More than a blank space: What Swift design has in common with Taylor Swift

By Jonathan Hassell, on


There’s more than one Swift in the headlines these days, whether it’s the Swift design language or singer/songwriter Taylor Swift. As unrelated as these two may seem, Taylor actually has a presence in the context of IT. On that note, it’s actually fun to do a little comparison and explore what the country and pop queen and Apple’s newest iOS-oriented programming language might have in common.

Both have had a massive amount of success at a young age relative to their peers

Taylor is obviously a superstar, even though she’s only in her mid-20s. Her career began when she was just a teenager, and her music subsequently took off from its country roots and crossed over into pop, giving her a much deeper fan base. The Swift design language was designed only about two years ago, but it is quickly becoming the de facto choice for programming within iOS. Additionally, it has gained server-side support to make it even easier for developers to begin running with the language and building both the front-end and back-end pieces. Swift design is an attractive option to begin training as a developer, and many resources exist to attract teenagers and those still in school into choosing a career in programming by offering it as a first programming language.

Both attempt to be more accessible to people

As mentioned, Taylor crossed over into the realm of popular music from a more limited country audience, thus opening an opportunity for a number of new listeners to appreciate her music and become fans. Swift was designed to make it simpler to develop apps for the iOS platform, both by being more approachable in syntax and complexity and offering visual views into how code changes work by providing a live preview within the integrated development environment. Apple even introduced Swift Playgrounds, a utility that runs on iPads to create an environment that helps users learn the language by completing puzzles that demonstrate its key features and capabilities.

Despite their stardom, both have some insecurities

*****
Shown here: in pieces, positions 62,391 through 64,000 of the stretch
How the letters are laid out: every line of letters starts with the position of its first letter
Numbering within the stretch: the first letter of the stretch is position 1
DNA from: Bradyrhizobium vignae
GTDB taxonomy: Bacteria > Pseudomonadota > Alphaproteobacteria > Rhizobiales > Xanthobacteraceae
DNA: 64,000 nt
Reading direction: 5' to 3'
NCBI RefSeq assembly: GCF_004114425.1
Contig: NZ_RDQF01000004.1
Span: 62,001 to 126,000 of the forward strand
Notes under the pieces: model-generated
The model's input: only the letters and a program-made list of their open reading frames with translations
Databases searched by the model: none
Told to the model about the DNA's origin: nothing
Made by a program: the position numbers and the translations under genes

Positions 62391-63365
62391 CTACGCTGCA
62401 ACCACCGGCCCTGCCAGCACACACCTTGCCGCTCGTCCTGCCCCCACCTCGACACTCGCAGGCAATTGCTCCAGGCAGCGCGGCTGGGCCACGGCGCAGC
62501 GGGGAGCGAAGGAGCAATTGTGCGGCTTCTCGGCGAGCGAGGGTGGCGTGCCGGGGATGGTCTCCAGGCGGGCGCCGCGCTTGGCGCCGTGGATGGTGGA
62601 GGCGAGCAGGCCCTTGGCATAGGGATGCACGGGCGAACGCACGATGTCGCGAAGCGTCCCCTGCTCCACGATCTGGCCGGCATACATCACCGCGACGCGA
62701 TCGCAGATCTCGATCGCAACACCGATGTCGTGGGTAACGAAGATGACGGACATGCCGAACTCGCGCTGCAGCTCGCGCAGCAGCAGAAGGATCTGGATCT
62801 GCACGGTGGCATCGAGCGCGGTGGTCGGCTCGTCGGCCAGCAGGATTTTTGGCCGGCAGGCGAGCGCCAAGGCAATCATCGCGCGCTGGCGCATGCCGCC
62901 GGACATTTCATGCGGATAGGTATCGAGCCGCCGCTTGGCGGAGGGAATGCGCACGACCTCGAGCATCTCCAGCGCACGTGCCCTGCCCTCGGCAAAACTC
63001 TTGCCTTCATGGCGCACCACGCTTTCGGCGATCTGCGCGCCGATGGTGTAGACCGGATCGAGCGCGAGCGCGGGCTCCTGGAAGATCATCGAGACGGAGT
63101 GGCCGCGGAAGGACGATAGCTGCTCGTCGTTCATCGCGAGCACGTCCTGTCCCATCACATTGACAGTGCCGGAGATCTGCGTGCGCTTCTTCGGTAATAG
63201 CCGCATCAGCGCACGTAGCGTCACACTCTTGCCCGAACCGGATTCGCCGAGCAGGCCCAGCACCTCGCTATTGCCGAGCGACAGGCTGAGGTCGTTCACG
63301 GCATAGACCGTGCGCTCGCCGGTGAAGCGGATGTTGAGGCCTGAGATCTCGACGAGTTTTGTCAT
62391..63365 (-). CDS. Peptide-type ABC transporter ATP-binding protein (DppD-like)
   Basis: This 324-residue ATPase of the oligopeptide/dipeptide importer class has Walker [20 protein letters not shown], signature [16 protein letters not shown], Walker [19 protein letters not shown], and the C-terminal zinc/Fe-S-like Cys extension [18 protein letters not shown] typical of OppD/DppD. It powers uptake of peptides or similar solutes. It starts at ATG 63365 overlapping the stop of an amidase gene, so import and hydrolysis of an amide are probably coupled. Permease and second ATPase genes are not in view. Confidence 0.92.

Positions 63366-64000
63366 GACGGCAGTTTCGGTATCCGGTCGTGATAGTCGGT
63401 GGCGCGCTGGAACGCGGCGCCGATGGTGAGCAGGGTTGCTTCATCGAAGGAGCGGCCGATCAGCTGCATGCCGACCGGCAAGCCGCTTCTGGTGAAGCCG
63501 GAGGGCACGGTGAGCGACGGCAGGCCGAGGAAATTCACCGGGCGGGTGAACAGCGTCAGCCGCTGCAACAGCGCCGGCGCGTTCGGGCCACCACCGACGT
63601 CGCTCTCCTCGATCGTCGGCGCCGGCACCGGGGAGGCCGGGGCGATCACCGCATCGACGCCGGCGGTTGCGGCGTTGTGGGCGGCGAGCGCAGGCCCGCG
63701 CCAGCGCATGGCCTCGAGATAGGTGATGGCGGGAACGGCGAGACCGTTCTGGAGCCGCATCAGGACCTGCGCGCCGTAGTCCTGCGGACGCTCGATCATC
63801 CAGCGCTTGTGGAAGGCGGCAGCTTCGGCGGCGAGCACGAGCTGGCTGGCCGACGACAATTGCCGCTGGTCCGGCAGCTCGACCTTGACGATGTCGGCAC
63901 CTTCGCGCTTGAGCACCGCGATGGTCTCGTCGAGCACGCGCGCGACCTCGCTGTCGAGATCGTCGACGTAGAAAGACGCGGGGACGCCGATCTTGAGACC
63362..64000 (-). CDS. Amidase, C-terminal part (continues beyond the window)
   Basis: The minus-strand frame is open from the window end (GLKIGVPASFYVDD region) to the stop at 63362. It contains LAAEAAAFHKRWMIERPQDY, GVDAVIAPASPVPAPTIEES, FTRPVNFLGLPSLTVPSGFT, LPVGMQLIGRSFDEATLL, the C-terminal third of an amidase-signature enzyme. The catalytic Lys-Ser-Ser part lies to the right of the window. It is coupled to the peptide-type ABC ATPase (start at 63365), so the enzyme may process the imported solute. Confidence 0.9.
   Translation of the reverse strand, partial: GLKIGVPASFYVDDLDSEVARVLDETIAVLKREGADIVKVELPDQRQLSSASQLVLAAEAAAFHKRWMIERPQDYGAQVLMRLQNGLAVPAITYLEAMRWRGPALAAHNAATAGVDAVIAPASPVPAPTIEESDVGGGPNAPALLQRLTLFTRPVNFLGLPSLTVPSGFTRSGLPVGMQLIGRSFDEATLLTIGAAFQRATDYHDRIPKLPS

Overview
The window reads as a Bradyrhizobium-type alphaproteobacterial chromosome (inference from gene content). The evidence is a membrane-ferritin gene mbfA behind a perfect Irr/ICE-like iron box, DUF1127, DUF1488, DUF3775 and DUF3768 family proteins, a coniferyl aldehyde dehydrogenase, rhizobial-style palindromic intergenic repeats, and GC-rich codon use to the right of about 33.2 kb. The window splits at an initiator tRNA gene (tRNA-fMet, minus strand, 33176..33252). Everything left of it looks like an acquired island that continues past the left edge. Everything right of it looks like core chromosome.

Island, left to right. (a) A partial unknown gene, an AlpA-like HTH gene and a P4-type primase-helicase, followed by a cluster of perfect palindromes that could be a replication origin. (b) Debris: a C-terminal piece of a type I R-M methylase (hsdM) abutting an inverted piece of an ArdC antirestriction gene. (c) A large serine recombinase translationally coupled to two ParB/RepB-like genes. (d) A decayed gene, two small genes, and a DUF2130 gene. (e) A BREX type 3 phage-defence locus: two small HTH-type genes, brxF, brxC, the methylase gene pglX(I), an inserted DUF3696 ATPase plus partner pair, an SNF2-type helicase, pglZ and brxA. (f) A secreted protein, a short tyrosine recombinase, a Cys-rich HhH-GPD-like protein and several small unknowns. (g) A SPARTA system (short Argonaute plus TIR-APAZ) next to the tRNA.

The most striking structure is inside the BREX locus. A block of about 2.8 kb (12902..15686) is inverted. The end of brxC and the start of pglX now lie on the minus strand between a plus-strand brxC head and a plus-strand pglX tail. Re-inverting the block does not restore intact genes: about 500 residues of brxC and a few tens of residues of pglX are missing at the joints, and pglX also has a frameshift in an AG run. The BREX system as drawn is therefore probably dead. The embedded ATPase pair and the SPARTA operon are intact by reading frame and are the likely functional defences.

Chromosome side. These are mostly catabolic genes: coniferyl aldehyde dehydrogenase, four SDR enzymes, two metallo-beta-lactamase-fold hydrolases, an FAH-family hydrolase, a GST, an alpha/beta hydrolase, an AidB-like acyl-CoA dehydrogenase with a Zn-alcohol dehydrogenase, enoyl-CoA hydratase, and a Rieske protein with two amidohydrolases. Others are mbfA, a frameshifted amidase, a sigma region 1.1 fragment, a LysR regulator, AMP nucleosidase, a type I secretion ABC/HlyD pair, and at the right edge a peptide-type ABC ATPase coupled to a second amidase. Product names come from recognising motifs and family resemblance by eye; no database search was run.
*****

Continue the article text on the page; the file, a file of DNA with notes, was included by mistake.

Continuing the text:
Taylor is famous for her short-term relationships, even nodding to critics in her hit “Shake It Off” with the line “I go on too many dates, but I can’t make ’em stay / At least that’s what people say.” A reasonable person might conclude that a song entitled “Shake It Off” might refer to shaking off both criticisms and her insecurities over failed relationships. Swift the language has also had challenges with insecurities: It was initially vulnerable to several standard threats, including SQL injections, reflected cross-site scripting, buffer overflows and stored cross-site scripting. However, no language can be absolutely secure, and recent security updates have mitigated many of these vulnerabilities. Like Taylor, the Swift language has continued on its path to programming fame despite the obstacles it has had to overcome.

As Apple’s programming language becomes increasingly mainstream, it must compete with the other big “Swift” people know about: Taylor. Both of these Swifts have come so far in such a short time, and it will be exciting to see what they’ll accomplish in the near future.

About The Author

Jonathan Hassell

President, 82 Ventures

Jonathan Hassell runs 82 Ventures, a technical writing and consulting firm based in Charlotte, NC. He centers his focus around network administrator, security, the cloud, and mobile technologies.

Articles by Jonathan Hassell
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